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Generally, rock and pop musicians may look for a particular sound by exploring patches, modifying the sound, using effects etc to get the tone and sound they wasn’t. This is customary and expected with these musical styles. It is not the norm with classical piano. Generally instruments with power and certain tonal qualities are prized by pianists, but the pianists creates different rival colora through the playing of the instrument.

I believe a player of the instrument in question would be well served by sticking to the SK-EX patch with its longer sustain and more singing tone if the goal is to progress in skill at playing classical repertoire.


My chronological list of the top 20 composers: Bach, Handel, Haydn, Mozart, Beethoven, Schubert, Mendelssohn, Chopin, Schumann, Wagner, Verdi, Brahms, Dvorak, Tchaikovsky, Mahler, Debussy, Bartok, Stravinsky, Prokofiev, Shostakovich.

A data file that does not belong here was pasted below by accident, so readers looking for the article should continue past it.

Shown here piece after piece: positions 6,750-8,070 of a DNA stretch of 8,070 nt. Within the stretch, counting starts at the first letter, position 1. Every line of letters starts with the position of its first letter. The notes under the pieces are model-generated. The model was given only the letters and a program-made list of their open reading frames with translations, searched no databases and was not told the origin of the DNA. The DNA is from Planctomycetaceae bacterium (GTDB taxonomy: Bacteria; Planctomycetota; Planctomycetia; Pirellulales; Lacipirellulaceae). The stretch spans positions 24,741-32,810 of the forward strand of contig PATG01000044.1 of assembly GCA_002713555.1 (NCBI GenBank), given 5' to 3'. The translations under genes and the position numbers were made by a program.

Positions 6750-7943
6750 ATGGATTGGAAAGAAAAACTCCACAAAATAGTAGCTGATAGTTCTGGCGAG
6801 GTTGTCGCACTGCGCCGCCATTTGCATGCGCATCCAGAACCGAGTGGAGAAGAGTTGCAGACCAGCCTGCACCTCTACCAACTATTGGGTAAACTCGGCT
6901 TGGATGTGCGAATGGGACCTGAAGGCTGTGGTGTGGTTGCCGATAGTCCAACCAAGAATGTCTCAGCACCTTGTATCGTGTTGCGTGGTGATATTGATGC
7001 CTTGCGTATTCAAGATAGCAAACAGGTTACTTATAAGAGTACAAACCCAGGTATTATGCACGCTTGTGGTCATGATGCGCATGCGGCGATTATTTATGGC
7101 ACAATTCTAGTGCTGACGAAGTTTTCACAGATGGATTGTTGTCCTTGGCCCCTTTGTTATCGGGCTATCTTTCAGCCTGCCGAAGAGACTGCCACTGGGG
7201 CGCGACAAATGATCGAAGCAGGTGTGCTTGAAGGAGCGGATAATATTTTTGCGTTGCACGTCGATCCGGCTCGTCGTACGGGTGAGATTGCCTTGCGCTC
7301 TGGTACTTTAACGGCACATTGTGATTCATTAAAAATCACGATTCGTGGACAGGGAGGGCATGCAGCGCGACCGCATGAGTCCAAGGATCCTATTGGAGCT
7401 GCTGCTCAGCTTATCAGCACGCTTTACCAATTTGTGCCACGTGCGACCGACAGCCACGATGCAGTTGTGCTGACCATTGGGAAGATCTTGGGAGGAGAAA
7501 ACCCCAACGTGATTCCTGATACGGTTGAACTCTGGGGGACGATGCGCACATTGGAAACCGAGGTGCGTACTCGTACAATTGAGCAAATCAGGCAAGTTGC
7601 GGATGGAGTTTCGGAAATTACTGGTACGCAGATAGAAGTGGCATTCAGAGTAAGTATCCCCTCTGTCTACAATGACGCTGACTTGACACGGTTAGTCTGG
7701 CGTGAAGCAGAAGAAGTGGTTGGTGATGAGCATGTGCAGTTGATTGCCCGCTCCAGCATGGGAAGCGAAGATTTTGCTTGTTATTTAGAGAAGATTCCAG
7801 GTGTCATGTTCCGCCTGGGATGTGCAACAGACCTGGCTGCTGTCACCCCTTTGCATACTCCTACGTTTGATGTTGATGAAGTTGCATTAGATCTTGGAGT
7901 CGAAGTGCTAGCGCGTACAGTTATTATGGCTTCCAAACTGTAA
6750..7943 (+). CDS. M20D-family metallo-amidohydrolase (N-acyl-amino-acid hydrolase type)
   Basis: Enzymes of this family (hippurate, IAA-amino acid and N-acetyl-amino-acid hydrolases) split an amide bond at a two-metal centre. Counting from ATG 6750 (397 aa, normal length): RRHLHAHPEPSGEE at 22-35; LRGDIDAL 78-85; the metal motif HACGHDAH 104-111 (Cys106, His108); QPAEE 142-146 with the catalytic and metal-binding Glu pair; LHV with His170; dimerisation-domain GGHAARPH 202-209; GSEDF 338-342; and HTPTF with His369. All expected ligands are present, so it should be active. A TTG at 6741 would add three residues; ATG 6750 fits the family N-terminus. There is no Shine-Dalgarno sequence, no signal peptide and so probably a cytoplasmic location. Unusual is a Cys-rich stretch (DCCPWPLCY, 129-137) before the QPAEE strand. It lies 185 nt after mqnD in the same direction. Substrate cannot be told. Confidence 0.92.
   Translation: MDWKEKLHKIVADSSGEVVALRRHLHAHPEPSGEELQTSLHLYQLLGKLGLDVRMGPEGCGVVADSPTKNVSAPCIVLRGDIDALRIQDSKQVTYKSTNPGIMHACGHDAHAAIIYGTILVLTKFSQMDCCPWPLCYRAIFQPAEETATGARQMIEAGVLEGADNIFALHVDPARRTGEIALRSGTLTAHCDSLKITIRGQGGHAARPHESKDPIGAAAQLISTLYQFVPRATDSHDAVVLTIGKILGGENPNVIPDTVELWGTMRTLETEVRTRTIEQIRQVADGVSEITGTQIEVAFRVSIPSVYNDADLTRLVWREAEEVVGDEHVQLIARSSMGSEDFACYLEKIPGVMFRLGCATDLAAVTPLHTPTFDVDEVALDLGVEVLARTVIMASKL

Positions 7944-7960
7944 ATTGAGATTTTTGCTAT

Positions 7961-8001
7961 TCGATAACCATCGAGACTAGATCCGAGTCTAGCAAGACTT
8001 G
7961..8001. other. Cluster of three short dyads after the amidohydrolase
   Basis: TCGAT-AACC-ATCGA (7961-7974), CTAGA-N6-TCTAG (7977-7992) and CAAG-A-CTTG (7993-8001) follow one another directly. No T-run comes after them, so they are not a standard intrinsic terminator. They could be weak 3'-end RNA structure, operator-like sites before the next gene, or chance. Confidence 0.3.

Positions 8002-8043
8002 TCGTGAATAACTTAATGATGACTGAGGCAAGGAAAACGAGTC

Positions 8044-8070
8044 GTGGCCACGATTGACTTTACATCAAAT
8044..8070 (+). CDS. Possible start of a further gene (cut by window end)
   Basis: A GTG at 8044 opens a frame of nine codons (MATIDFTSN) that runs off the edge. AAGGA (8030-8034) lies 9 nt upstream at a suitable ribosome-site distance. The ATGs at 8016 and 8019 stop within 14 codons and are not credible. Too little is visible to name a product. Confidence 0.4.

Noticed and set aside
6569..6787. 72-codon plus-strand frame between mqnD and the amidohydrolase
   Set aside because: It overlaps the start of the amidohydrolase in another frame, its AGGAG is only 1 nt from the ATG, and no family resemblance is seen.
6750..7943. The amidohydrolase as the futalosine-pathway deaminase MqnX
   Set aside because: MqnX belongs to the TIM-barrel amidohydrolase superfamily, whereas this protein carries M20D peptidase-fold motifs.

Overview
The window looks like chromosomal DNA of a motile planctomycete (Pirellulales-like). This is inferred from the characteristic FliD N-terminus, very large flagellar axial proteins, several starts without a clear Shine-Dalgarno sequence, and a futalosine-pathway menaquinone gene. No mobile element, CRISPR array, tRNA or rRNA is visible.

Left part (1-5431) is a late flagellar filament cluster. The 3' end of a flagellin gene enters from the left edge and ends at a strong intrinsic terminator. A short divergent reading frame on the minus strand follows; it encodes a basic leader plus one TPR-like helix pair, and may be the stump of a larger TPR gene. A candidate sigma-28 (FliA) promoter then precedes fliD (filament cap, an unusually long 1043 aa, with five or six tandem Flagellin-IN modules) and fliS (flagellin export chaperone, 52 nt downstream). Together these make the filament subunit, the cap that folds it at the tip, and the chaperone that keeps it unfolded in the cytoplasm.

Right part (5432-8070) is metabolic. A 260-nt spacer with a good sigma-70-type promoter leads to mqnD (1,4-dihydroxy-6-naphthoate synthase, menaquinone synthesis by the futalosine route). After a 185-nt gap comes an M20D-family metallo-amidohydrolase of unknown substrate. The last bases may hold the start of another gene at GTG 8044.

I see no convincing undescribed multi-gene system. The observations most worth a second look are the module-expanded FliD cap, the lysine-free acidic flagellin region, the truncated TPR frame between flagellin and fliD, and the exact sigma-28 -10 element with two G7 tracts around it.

Re: Feedback on this digital piano sound...
Sweelinck #2939459 01/27/20 10:38 PM
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Typo and spell randomizer corrector errors fixed:

Generally, rock and pop musicians may look for a particular sound by exploring patches, modifying the sound, using effects etc to get the tone and sound they want. This is customary and expected with these musical styles. It is not the norm with classical piano. Generally instruments with power and certain tonal qualities are prized by pianists, but the pianists creates different tonal colors through the playing of the instrument.

I believe a player of the instrument in question would be well served by sticking to the SK-EX patch with its longer sustain and more singing tone if the goal is to progress in skill at playing classical repertoire.


My chronological list of the top 20 composers: Bach, Handel, Haydn, Mozart, Beethoven, Schubert, Mendelssohn, Chopin, Schumann, Wagner, Verdi, Brahms, Dvorak, Tchaikovsky, Mahler, Debussy, Bartok, Stravinsky, Prokofiev, Shostakovich.